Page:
Temple Grandin, an advocate for people with autism whose life story was the subject of an Emmy Award–winning HBO full-length film, will speak at UT at 6:30 p.m. Monday, October 9.
Grandin, who also is an inventor and renowned animal behavior expert, will deliver the third annual Ken and Blaire Mossman Distinguished Lecture in the Cox Auditorium of the Alumni Memorial Building.
Grandin will address students, faculty, and staff during the lecture, which is free and open to the public. Reservations are not required.
Free parking is available in the Stadium Drive G10 Parking Garage at 1500 Phillip Fulmer Way, adjacent to Neyland Stadium.
Grandin is one of the most accomplished and best-known adults with autism in the world. During her presentation, she will discuss how people with different kinds of minds—from visual thinkers like artists to pattern thinkers like mathematicians to wordsmiths—can work together to accomplish impactful things.
“Take the iPhone interface. It is easy to use. It was invented by an artist. Steve Jobs was an artist,” she said, adding that he collaborated with engineers to design its inner workings.
The Mossman lecture series—which aims to share the power and wonder of science with the campus and greater community—was established through an estate gift from the late Ken and Blaire Mossman, who were UT alumni.
Following the lecture, Grandin will hold a book signing. Copies of her books will be available for sale at the event.
Grandin speaks widely about the education of children on the autism spectrum. She said children labeled as autistic are typically good at a skill. “But I worry about all their other abilities not getting developed,” she said.
One way to grow those abilities is to provide youngsters with different experiences.
“Students get interested in things they are exposed to,” Grandin said.
She cautioned against overgeneralizing about people on the autism spectrum, noting that “the autism label applies to someone who runs a Silicon Valley company [as well as] to someone who can’t put on their shoes.”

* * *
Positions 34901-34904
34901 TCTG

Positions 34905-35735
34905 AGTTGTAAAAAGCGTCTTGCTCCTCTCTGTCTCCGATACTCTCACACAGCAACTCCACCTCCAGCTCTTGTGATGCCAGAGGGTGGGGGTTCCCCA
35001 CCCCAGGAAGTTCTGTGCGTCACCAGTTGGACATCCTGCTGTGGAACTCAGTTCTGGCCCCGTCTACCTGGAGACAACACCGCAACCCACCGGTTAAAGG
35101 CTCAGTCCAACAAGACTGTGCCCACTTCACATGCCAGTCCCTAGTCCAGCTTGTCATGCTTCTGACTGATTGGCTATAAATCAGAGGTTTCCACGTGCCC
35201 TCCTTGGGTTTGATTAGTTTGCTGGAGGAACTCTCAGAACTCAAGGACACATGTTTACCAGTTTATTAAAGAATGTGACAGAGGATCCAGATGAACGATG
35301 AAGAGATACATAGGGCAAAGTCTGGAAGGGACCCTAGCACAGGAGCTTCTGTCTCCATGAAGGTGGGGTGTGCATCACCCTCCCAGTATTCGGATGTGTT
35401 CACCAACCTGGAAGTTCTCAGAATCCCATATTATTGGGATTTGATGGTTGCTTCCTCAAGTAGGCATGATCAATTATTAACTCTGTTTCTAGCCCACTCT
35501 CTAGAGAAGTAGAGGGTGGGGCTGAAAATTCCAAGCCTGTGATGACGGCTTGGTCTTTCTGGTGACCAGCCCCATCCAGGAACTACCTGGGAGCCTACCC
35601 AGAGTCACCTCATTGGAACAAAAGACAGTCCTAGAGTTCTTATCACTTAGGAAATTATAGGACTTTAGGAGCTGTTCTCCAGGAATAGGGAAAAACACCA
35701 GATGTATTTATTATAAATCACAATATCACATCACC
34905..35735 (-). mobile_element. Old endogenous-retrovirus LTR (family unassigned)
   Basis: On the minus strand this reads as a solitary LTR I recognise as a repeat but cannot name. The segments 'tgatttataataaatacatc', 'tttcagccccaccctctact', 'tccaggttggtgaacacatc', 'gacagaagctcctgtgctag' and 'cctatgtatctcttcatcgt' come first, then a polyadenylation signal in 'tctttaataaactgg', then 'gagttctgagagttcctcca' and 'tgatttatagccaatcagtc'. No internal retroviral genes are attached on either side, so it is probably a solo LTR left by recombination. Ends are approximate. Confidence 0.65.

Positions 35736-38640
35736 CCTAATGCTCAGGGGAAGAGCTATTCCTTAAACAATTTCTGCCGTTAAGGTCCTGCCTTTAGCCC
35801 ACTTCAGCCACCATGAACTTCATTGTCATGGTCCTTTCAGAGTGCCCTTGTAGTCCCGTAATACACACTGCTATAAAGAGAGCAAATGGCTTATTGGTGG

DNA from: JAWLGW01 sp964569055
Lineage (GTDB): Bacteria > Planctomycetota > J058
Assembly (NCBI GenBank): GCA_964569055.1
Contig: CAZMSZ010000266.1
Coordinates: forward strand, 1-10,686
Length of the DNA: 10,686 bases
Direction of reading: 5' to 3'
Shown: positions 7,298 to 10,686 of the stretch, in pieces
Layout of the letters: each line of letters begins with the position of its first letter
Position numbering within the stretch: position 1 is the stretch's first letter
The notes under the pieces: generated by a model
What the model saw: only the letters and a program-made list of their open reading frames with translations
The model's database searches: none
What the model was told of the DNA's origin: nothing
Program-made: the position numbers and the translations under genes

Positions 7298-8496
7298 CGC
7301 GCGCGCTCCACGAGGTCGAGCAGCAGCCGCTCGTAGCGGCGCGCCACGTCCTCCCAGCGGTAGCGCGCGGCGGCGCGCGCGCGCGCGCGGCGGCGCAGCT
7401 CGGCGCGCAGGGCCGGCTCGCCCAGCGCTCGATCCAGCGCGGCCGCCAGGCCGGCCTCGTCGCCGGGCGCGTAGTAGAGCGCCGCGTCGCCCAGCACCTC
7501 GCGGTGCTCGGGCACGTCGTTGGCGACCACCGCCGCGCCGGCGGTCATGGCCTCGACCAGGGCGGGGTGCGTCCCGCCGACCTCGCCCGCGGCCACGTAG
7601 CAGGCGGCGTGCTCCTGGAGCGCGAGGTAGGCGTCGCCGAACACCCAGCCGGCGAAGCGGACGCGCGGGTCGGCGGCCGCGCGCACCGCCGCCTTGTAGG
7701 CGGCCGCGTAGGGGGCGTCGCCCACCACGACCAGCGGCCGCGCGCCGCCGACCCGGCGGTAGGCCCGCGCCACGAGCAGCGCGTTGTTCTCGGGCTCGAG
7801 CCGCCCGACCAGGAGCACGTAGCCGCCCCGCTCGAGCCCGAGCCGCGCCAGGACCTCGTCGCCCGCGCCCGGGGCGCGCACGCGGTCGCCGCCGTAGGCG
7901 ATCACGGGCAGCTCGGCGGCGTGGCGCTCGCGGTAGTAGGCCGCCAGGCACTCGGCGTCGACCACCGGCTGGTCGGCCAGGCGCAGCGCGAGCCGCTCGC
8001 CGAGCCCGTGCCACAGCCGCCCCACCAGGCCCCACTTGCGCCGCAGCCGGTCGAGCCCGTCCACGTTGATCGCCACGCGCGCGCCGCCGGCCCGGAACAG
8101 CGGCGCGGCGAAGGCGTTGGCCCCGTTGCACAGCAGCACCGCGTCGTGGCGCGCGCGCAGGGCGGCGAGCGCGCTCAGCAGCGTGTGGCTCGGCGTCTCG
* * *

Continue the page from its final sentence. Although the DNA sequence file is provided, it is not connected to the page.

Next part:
Grandin invented the hug box, a device used to calm people on the autism spectrum.
A professor of animal science at Colorado State University, Grandin is also a well-known consultant on animal welfare. She designed a humane livestock restraint system widely used in the United States and was inducted into the American Academy of Arts and Sciences in 2016.
Grandin’s life, with all its challenges and successes, was brought to the screen in the award-winning film Temple Grandin, starring Claire Danes. She has been featured on National Public Radio and on numerous TV shows including the BBC special The Woman Who Thinks Like a Cow, ABC’s PrimeTime Live, and NBC’s Today. She gave a 2010 TED Talk titled “The World Needs ALL Kinds of Minds.”
She has authored several books on autism and on humane livestock handling. Her current best-selling book on autism is The Way I See It: A Personal Look at Autism and Asperger’s. She also has written Unwritten Rules of Social Relationships, Animals Make Us Human, Animals in Translation, Thinking in Pictures, and Emergence: Labeled Autistic.
Grandin’s lecture marks the third year for the Mossman series. Bill Nye delivered the inaugural lecture in 2015, and Alan Alda delivered last year’s lecture. The Mossmans’ gifts also endow a scholarship in Romance languages and support student efforts in intercultural and multicultural initiatives. UT’s new science and laboratory building at Cumberland Avenue and 13th Street, which is under construction and scheduled to open in fall 2018, is named in the couple’s honor.
Lola Alapo (865-974-3993, email@example.com)